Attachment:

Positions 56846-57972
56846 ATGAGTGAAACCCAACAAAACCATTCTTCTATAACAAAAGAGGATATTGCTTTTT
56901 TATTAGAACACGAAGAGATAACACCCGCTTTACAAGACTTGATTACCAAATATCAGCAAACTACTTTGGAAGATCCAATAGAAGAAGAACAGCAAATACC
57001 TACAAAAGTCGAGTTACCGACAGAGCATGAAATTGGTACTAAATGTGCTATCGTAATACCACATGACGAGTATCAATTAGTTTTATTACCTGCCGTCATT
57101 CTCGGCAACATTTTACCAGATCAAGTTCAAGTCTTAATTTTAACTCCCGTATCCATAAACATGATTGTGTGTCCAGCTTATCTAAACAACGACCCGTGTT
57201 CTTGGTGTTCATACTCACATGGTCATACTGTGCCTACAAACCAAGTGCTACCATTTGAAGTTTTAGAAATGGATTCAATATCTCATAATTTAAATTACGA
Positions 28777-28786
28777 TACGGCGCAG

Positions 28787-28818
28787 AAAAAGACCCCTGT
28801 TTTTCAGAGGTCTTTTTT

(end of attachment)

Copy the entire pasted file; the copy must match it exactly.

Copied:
Positions 56846-57972
56846 ATGAGTGAAACCCAACAAAACCATTCTTCTATAACAAAAGAGGATATTGCTTTTT
56901 TATTAGAACACGAAGAGATAACACCCGCTTTACAAGACTTGATTACCAAATATCAGCAAACTACTTTGGAAGATCCAATAGAAGAAGAACAGCAAATACC
57001 TACAAAAGTCGAGTTACCGACAGAGCATGAAATTGGTACTAAATGTGCTATCGTAATACCACATGACGAGTATCAATTAGTTTTATTACCTGCCGTCATT
57101 CTCGGCAACATTTTACCAGATCAAGTTCAAGTCTTAATTTTAACTCCCGTATCCATAAACATGATTGTGTGTCCAGCTTATCTAAACAACGACCCGTGTT
57201 CTTGGTGTTCATACTCACATGGTCATACTGTGCCTACAAACCAAGTGCTACCATTTGAAGTTTTAGAAATGGATTCAATATCTCATAATTTAAATTACGA
Positions 28777-28786
28777 TACGGCGCAG

Positions 28787-28818
28787 AAAAAGACCCCTGT
28801 TTTTCAGAGGTCTTTTTT